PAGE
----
Last night there was nothing on tv, so Denis and I opted to watch a movie that I had on my Netflix queue that was airing on the True Stories network. Now, bear in mind it was on the TRUE STORIES network, and yet the first moment of the film said, “All characters are fictitious and not related to any living person, blah blah blah.” Denis and I were both confused. Is it a true story, or isn’t it?
By the end of the movie, I sat shell-shocked and horrified. The movie was Das Experiment, a 2001 German film about a simulated prison experiment gone awry. It was a devastating movie – but because of the disclaimer at the beginning of the movie, I thought it was FICTION.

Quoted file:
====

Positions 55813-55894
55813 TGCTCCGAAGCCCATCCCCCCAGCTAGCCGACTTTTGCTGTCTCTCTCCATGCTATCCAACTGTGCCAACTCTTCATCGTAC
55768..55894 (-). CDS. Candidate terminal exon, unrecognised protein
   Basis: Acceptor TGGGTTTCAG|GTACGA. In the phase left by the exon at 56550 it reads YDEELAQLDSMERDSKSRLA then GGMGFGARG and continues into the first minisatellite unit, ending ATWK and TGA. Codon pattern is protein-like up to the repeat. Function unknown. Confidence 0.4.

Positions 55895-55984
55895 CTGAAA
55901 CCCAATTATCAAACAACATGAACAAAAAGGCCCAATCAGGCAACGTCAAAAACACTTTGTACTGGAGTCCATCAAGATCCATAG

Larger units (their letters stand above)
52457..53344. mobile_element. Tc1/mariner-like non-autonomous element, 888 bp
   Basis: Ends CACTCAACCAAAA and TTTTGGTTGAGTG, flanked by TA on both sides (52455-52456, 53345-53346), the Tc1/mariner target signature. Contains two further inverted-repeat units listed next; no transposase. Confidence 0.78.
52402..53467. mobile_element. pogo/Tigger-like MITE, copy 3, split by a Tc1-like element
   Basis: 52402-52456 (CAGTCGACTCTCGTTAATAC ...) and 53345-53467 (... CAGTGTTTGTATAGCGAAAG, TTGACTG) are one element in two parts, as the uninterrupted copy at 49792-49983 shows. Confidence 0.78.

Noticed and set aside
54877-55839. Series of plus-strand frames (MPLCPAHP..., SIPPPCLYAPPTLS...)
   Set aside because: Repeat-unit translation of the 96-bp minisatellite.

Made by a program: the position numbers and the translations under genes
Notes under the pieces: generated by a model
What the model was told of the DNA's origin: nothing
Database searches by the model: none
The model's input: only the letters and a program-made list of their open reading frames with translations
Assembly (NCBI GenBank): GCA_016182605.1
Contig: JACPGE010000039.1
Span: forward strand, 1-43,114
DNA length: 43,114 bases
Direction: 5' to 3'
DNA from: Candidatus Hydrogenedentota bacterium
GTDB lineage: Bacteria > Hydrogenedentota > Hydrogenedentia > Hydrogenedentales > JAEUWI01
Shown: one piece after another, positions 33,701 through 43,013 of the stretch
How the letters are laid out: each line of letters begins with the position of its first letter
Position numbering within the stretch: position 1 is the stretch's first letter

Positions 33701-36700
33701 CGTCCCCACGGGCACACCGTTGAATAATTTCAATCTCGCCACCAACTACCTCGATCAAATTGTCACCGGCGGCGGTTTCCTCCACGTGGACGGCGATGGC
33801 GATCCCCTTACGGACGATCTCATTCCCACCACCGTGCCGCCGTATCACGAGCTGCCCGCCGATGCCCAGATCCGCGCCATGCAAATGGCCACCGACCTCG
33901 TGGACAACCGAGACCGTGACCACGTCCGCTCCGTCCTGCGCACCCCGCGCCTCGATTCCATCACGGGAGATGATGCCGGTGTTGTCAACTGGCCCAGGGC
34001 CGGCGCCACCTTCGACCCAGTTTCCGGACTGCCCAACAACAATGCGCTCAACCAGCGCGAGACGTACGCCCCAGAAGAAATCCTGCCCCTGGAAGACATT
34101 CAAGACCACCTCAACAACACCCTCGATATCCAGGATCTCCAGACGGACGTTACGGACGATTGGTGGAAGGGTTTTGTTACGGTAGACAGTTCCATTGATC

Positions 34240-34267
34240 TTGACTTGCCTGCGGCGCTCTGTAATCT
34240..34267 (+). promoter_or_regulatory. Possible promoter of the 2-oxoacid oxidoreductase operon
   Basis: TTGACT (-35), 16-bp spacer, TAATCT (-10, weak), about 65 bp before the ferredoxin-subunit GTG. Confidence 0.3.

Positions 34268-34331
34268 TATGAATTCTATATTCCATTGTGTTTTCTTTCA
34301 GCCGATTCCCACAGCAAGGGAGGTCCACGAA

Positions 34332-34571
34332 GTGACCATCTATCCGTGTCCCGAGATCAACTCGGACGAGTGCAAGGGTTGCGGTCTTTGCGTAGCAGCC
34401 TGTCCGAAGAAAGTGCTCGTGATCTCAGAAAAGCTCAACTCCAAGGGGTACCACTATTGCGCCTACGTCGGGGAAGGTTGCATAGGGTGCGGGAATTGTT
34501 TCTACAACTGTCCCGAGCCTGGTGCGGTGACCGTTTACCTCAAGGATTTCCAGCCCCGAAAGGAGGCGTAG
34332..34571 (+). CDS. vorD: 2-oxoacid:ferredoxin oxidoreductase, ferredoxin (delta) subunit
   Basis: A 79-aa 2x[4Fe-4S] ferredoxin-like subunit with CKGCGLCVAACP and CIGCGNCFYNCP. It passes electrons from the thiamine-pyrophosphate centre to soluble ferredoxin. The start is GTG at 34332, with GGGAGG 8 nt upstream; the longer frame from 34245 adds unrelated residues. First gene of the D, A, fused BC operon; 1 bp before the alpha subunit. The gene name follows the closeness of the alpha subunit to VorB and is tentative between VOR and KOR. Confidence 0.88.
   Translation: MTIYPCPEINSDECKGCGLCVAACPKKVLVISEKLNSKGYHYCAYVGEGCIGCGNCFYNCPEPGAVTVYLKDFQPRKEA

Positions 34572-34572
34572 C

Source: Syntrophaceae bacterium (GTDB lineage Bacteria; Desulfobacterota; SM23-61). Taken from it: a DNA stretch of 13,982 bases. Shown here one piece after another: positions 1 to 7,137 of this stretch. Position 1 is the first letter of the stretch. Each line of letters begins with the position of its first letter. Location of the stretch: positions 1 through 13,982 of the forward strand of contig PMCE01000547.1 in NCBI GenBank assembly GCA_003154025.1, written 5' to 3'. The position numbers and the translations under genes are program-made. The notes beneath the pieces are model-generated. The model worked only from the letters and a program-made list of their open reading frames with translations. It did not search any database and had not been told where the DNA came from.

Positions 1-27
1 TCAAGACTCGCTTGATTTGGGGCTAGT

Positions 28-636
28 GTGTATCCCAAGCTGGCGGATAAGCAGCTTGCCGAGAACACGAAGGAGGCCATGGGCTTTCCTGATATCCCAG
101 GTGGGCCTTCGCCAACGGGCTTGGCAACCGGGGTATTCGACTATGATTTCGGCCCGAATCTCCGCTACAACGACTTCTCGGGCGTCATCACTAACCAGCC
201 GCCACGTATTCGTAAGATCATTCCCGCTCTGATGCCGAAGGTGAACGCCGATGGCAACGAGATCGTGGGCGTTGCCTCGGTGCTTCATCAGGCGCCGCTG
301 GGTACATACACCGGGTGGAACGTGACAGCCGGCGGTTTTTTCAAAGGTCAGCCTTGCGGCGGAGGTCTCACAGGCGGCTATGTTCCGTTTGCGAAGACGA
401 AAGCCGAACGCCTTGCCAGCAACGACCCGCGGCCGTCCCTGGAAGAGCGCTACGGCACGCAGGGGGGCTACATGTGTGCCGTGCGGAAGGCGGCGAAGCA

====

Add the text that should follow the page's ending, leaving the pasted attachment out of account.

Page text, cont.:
Not so. Introducing the real event that inspired the movie: The Stanford Prison Experiment, which took place in 1971.
Watching the movie last night I couldn’t help but make parallels with the Iraqi prisoner situation in Abu Grahib, especially when one of the “prison guards” said something about humiliation being an effective tool to subdue inmates. My mind flashed immediately to the abuse in the Iraqi prison. Sure enough, upon finding the Stanford site this morning I saw that the professor in charge of the experiment also made the obvious connection.
It was a disturbing movie – if only because it shows that ordinary people can be extraordinarily evil in certain circumstances – even if they are meek and mild in “real life”.
A definitely must see for everyone over the age of 17 and most definitely with any interest in psychoanalysis.
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